Phil on men's group and making friends

Tuesday 16 February 2021

Maggie's Cardiff

For Phil, there are few things better than the Men’s Group at Maggie’s. It’s where he can laugh, cry, and spend time with friends. Just don’t ask him what 'butty' means...

Maggie’s came into my life about three years ago when I was living in Nottinghamshire. My wife, who was very active, supportive and positive throughout, came across the centre, and told me they had a Men’s Group.

I’ve never been someone who’s afraid to talk and meet new people – so that’s exactly what I did.

I became an active member of the group. It was lovely being in the centre, we meet every two weeks and just speak about our lives.  

My cancer 

I’d been living with cancer for some time by that point. I was 58 when I started to notice problems with my bowel movements. A scan and an endoscopy later, I learned it was metastatic rectal cancer. At 59, I had an operation to remove a portion of my colon.  

After that surgery, I’d been having three years of monitoring, with check-ups and scans. At the end of the second year, I was told the cancer had moved to my lungs and grown nodules. There wasn’t anything the doctors could do – but they said they would monitor it. That’s when I knew I wouldn’t be able to ring the bell. 

In time we moved to Cardiff. I experienced problems with heart failure – at one point, I came very close to dying – and in 2018, my prostate decided to give up the game.

A new diagnosis

The new diagnosis was advanced prostate cancer, and came with news that the cancer had entered my bones.  

Worse still, the nodules in my lungs had grown, and I needed to have chemotherapy.  

I knew I was playing chess with cancer, moving the pieces around the court, and that my priority was to stay with the people I loved for as long as I could. My only fear was that I wouldn’t get to walk my youngest daughter down the aisle.  

At the start of lockdown, I had an appointment with my oncologist, where she told me they couldn’t do anything more for me. The nodules haven’t grown, but there are more of them – and I’ll receive regular monitoring and check-ups.  

Men's Group

When I knew I was going to have more treatment, I walked into the doors at Maggie’s Cardiff.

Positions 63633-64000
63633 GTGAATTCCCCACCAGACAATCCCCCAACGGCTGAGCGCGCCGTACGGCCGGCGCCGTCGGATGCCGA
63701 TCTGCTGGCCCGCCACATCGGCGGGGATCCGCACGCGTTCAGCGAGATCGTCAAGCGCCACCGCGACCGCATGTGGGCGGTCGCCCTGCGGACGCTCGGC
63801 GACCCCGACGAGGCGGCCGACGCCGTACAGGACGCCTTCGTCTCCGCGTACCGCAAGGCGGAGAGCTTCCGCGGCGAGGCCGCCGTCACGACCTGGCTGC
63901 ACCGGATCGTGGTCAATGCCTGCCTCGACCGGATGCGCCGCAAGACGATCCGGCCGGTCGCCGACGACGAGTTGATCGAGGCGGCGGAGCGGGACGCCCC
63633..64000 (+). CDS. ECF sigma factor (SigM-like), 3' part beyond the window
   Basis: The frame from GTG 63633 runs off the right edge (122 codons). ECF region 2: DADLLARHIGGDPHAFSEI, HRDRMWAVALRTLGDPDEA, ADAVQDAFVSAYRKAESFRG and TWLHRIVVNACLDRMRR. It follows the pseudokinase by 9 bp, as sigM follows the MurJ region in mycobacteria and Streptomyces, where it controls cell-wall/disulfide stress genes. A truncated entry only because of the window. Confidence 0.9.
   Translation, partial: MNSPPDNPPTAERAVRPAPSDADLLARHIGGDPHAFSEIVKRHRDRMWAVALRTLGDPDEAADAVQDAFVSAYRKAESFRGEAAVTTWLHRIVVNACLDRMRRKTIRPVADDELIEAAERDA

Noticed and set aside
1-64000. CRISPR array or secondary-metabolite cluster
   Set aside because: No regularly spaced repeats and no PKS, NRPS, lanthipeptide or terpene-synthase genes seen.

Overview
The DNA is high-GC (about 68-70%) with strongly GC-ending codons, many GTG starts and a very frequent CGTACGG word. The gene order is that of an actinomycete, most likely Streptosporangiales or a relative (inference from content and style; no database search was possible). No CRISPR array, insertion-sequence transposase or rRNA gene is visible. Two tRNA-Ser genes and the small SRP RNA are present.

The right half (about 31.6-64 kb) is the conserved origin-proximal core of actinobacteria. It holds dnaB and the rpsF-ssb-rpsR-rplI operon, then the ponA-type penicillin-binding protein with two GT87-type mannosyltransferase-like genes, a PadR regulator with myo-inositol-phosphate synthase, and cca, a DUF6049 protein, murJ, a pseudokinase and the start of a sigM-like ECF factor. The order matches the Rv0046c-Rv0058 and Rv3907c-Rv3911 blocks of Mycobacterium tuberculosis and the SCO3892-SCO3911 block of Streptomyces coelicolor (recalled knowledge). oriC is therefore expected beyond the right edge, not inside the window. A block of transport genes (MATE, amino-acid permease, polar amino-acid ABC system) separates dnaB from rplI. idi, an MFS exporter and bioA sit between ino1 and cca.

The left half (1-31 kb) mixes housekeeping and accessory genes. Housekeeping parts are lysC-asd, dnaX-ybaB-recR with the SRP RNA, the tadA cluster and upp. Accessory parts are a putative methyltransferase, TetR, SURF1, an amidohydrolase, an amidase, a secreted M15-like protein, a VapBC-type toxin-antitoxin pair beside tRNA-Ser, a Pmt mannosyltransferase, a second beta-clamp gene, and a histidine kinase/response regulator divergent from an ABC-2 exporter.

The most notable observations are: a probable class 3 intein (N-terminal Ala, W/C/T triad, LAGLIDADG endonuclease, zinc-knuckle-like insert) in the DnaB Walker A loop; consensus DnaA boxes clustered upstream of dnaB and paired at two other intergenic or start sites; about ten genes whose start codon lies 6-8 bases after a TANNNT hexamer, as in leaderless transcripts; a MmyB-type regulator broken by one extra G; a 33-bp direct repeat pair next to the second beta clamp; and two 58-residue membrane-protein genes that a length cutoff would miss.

I became an active member of the weekly men’s group. It was great -  they had guest speakers who, more often than not, had nothing to do with cancer. It led to general conversations about all sorts of things. And we also formed a fluid style where we could break off into smaller groups if we needed to, and discuss things one-on-one.  

We're a bunch of guys who like to have a laugh - we all have one thing in common that’s major to us, but we can just talk about anything, and laugh together.

Having that forum helps. There’s a lot of guys I like and want to talk to, even if it is virtually. I’m an active virtual member, but it’s so much better in person and in the beautiful centre. Sam knows this, but I’m chomping at the bit to get back in the centre.  

I finally know the meaning of butty, as well. It’s a Welsh term that means friend, or good friend. A group member said it to me the other day, "Talk to you later, butty" and I said “What on earth does that mean, is that what you put bacon on?”. He explained and I laughed. Now we call each other our butties.  

Fundraising for Maggie's

We’ve also got involved in fundraising too – we sold cakes in between the two lockdowns, in a gazebo on the road by the centre, and I’ve raised money for Maggie’s by getting branded masks and baseball caps made. The caps in particular look really cool, and all proceeds will go to the centre. 

I’m at a point of acceptance now. Looking back, if I could change something, it would be that during the first two years of my cancer diagnosis I took more of an active role. I was too busy feeling sorry for myself.  

And now, I want to do lots of things. And all being well, I’ll walk my youngest daughter down the aisle – that’s going to be this autumn. I can’t wait.

We're here for you

If you, your family or friends need support during this time, please call us on 0300 123 180, email or book a time to visit us.

If you're already visiting the hospital, just come in.

Last review: Jun 2023 | Next review: Jan 2024

More stories from our centres

Show more stories

Get cancer support near you

To find your nearest Maggie's centre, enter your postcode or town below.

Sign up for our newsletter

Stay up to date with our news and fundraising by signing up for our newsletter.

Sign up